The cresting of the great generation-long wave of legal and illegal immigration from Mexico won't meaningfully affect the political leverage of Hispanics in the U.S. for decades, if ever. But some Hispanic leaders worry that their political influence will ebb in November nonetheless.
The Pew Hispanic Center drew widespread attention last month when it reported that the seemingly unending migration flow that had brought some 12 million Mexicans, both legally and illegally, to the U.S. over the past four decades had ceased, if not reversed. Using census and other data from both nations, Pew estimated that from 2005 to 2010, 1.37 million Mexicans arrived in the U.S. (both legally and illegally) while 1.39 million Mexicans already in the U.S. migrated in the opposite direction. "While it is not possible to say so with certainty," Pew concluded, "the trend lines within this latest five-year period suggest that return flow to Mexico probably exceeded the inflow from Mexico during the past year or two."
If sustained, this trend will affect the growth of the Mexican-American population over the long term (especially the very long term). But most experts agree it will have little impact on the evolution of the Hispanic electorate in the U.S. for at least the next several decades.
"If you are talking a whole generation out, say 2050, it does make a difference," says Jeffrey Passel, the Pew senior demographer who wrote the study. "But if you are talking about 8, 10, 12 years, the answer is: probably not very much."
The reason is that immigration is no longer the key to the growth of the Mexican-American population overall, and it is even less important to the rise of Hispanics in the electorate. As Pew calculated in 2011, new immigrants accounted for only a little over one-third of the 11.4 million increase in the Mexican-American population from 2000 to 2010. By contrast, Mexican-American children born in the U.S. represented 63 percent of the group's growing population over that decade.
Children born in America are citizens by birthright, whatever the immigration status of their parents. And it is those young people, far more than immigrants, who are expected to power the growth of the Hispanic electorate in the coming years. Pew calculates that as many as half of all Mexican immigrants are in the U.S. illegally--which means, of course, that they cannot vote. And many of those who are here legally have not completed the naturalization process required to become citizens-and voters.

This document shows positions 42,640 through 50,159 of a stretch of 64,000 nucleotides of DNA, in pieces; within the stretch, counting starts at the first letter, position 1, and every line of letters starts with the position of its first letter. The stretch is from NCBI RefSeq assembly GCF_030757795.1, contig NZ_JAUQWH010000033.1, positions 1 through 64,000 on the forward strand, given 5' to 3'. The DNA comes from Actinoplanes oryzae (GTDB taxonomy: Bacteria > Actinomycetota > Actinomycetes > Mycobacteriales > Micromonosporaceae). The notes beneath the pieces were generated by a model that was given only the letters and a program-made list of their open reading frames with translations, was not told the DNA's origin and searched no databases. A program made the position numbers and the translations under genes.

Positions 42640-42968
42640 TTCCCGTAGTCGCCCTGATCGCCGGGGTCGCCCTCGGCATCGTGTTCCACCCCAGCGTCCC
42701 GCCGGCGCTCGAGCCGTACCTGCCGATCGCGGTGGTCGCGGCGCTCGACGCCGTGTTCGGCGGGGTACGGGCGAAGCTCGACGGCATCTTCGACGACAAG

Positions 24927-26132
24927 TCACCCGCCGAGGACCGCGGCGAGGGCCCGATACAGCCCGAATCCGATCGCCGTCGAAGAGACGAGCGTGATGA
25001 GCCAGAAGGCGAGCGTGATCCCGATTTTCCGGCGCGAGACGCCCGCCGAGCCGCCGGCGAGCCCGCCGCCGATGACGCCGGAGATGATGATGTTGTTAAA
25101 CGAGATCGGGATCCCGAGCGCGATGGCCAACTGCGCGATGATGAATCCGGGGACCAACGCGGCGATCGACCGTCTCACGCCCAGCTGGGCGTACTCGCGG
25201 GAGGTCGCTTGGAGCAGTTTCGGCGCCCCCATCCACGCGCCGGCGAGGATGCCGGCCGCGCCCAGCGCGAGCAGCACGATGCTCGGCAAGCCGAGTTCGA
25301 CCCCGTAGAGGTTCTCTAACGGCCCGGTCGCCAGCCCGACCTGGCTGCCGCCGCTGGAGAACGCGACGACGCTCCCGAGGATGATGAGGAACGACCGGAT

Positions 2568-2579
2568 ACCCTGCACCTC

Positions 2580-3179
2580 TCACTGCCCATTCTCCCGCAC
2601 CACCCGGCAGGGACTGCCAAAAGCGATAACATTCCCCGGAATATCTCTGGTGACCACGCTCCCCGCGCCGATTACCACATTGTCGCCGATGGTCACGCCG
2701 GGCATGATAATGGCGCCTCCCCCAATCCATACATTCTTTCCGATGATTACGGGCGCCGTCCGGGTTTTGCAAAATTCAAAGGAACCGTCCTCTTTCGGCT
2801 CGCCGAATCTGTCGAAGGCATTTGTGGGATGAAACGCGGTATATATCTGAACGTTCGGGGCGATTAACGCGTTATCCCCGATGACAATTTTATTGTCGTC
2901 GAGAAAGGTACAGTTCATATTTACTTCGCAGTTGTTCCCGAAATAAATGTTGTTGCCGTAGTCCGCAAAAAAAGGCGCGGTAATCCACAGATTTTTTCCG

Similar issues, to varying extent, affect the other groups of Hispanics in the U.S. Overall, Brookings Institution demographer William H. Frey calculates that only about two-thirds of the 32.4 million Hispanics older than age 18 are citizens (and thus eligible to vote).
The story is very different, though, with the huge under-18 Hispanic population. Those young people represent over one-third of all Hispanics. And by Frey's calculation, fully 93 percent of them are citizens. That means they are automatically eligible to register to vote once they turn 18. They don't need to undertake the intermediate step of pursuing citizenship because they are American citizens by birth.
"The biggest gains in the Hispanic population are coming from young people who are now living here, are born here, and are now turning 18," Frey says. "And that population is going to continue to shoot up."
How much will that population "shoot up"? Mark Hugo Lopez, the Pew Hispanic Center's associate director, says that from 50,000 to 60,000 young Hispanics born in the U.S. now turn "every month. And we will continue to see that pattern for the next 20 or 30 years." Leaving aside any additional numbers provided by naturalization, that growth alone would increase the number of Hispanics eligible to vote by at least 600,000 annually for decades. And given the number of Hispanic births in the U.S., Passel says the number of Hispanics annually reaching 18 could actually increase beyond its current level in the next few decades.
If the immigration slowdown persists, though, it would eventually suppress those numbers. Several decades down the road, lower immigration levels would reduce the number of potential Hispanic voters because fewer immigrants (whether legal or legal) would mean fewer children born in the U.S., Passel notes. "Out 40, 50, 60 years, it does begin to add up," he says.
Passel hasn't yet tried to calculate how the immigration slowdown, if sustained, would affect the overall growth of the Hispanic population. But in a 2008 study, Pew projected that under a low-immigration scenario the Hispanic population would rise from about 16 percent of the U.S. total today to 26 percent by 2050. That's only slightly less than the 29 percent it projects under their baseline scenario, which underscores the primacy of natural increase in enlarging this population.